But what does the solar power industry make of Cherry's assertions? At present, key players either disagree or appear unaware of any potential issues.
When the European Photovoltaic Industry Association was asked to comment on the increasing use of solar cells in developing countries and problems with lead acid battery recycling, head of political communications Craig Winneker replied: "I'm sorry but I don't really have any information to provide you on this subject."
Communications manager, Pia Alina Lange from the European photovoltaic recycling organisation, PV Cycle, says: "We offer take-back and recycling services for PV modules but do not cover batteries in our services."
Several photovoltaic manufacturers declined an interview, although Brandon Mitchener, communications director from Belgium-based First Solar, stated his firm's panels will be grid-connected and as such he was unaware of batteries being used. First Solar develops cadmium telluride thin-film solar modules and has recently won several contracts to install systems in India.
Meanwhile, Dan Davies, chief technology officer of SolarCentury, which designs, makes and installs solar panels purely in the UK, also stated that most of the solar panel systems planned in China and India will be grid-connected. He believes Cherry's research is only relevant to off-grid solar panel systems and the calculations on lead emissions depicted a "worst-case scenario".
Only time will tell how much of India's and China's new wave of solar generation is connected to the grid, and how many lead acid batteries are used. But as Davies also points out, Cherry has 'raised a flag' to an environmental issue that could take place as more solar power is installed in developing nations. So what should happen next?
Davies says the automotive industry has not yet solved the problem of lead poisoning arising from the recycling of car batteries, so why burden the solar industry with this responsibility? He suggests the solar industry works with battery and automotive industries to develop better recycling.
For his part, Cherry believes solar companies must now incorporate the collection of used lead acid batteries into their business models. "Good product stewardship must include tracking the location of batteries in these systems and offering a reward or deposit system for returning the battery to a central location," he says.
However, as Cherry concedes, geography is a problem in China and India; lead batteries are widely distributed across each nation, making it easy for the informal recycling sector to retrieve used batteries and smelt them locally. "You've got to develop a pretty sophisticated reverse distribution system to get these batteries back to a centralised location," he adds.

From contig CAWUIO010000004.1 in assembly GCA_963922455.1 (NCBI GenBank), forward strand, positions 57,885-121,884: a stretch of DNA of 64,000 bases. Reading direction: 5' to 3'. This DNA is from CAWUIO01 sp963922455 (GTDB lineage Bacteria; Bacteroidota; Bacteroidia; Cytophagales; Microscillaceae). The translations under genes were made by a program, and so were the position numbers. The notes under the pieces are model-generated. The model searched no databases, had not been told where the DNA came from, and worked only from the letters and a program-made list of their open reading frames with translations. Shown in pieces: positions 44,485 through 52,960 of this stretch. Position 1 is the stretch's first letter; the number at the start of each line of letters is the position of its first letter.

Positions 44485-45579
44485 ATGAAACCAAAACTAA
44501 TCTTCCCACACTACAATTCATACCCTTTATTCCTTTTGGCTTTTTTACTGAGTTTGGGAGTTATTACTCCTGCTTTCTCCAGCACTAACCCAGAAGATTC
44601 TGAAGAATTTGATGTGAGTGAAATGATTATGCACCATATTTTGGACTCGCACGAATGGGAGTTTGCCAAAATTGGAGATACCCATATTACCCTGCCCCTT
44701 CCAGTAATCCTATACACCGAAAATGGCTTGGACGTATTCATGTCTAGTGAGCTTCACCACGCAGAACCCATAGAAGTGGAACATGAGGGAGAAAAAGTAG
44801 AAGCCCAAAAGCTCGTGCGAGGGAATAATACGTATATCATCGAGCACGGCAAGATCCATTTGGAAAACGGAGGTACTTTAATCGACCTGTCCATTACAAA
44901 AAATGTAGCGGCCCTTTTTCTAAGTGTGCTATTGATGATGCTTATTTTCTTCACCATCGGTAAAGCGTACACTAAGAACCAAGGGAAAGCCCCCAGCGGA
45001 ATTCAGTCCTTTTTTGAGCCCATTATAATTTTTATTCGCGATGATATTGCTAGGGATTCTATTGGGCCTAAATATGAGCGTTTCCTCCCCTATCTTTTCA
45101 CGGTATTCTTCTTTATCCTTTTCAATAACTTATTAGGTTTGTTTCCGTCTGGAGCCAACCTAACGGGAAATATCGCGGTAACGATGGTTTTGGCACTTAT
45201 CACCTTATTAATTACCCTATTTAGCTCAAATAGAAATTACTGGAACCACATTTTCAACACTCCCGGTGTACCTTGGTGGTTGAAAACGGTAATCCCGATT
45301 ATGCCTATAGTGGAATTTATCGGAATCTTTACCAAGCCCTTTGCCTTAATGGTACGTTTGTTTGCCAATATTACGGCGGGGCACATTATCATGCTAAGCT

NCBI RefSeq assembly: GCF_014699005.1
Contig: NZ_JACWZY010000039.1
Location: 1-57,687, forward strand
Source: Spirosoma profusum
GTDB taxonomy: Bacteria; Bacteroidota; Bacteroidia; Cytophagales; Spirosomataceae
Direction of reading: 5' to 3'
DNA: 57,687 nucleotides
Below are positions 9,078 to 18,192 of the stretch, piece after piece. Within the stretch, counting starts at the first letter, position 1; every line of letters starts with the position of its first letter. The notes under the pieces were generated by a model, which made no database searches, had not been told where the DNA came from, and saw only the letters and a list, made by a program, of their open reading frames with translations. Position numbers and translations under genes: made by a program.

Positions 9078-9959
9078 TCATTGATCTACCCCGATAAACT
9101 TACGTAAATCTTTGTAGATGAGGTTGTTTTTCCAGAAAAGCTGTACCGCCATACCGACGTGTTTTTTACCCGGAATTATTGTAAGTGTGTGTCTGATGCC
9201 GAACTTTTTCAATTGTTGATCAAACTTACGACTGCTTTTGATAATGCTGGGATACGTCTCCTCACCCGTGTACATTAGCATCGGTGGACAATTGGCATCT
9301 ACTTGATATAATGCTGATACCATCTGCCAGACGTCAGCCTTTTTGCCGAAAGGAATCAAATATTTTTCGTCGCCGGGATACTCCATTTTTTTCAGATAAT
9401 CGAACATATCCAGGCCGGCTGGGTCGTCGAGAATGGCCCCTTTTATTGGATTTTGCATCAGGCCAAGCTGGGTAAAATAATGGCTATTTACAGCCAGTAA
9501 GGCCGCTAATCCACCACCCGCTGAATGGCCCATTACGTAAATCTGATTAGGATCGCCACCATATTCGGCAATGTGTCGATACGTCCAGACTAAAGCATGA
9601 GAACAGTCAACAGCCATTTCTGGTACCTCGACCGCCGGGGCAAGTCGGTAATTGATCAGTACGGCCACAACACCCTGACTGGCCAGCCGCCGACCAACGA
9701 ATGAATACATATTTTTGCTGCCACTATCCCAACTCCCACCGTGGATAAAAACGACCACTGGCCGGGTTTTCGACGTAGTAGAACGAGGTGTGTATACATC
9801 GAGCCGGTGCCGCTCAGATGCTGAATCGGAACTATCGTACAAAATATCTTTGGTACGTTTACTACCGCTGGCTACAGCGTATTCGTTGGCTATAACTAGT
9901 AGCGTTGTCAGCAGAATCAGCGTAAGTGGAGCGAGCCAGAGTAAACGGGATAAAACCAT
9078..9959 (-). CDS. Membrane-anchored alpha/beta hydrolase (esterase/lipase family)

This is where government groups have a crucial role to play. Cherry and colleagues are adamant that governments can also play a role in controlling pollution from backyard recycling operations by regulating the collection of lead acid batteries. Indeed, they have already been working with environment protection agencies in China and Vietnam to develop policies that encourage formal recycling. But as Cherry emphasises, this is not easy.
For one, encouraging formal recycling will lead to unemployment for the thousands of informal recyclers scattered across these nations. As Cherry says, any moves towards official recycling systems must find ways to include these informal recyclers, either as collectors or distributors.
Secondly, government policies need to be reinforced continually to be effective. "Having been to China enough times it is clear that government comes up with policies that often have little teeth. Strict draconian-style regulation will come through and operations will be shut down but a year later everything is back to the way it was," says Cherry. "It's very hard to regulate the informal sector."
While governments grapple with regulation, new technologies could help to counter lead poisoning problems. Lower-lead content batteries with improved lifetimes are under commercialisation while storage technologies are being honed that could make the relatively cheap lead acid battery less appealing. For example, lithium ion batteries cost up to four times more per kWh than lead acid cells, but this could change.
Researchers from the UK's University of Cambridge have developed a simple method for recycling lead acid batteries that, according to pioneer Dr R Vasant Kumar, could be easily adopted in developing nations. Spent battery paste is mixed with citric acid to produce crystallites that are then heated to 350°C giving a mixture of lead and lead oxide. This can be used to make new lead battery paste.
Kumar's novel recycling process has already received interest from organisations in several developing nations including China, India, Vietnam and Latin America and his team now plans to set up pilot plants in India and China within the next two years. The academic is hopeful that the process will then be transferred to these nation's informal lead recycling industries, bringing, as he says, "great social improvement".
"I have visited some small plants in villages that recycle lead. They throw away the lead paste - they are not aware of its value but the temperature required to melt it is so high," he says. "Around two-thirds of the battery weight goes into the environment, this loss is tremendously hazardous for the surrounding population."
Kumar's numerous visits to India and China, brought home the painful lead recycling issues plaguing these nations. Like Cherry, he noted the complex problems governments face.
"Have no doubt that what you read about lead poisoning is true. Yes, the rules and regulations exist but implementation is not easy," he concludes. "Hundreds of thousands of people are working in the [informal lead recycling] industry, many families work together to scale the industry. Government does not want to take away the livelihood of these people but at the same time does not want them to be poisoning themselves. It's a very hard task."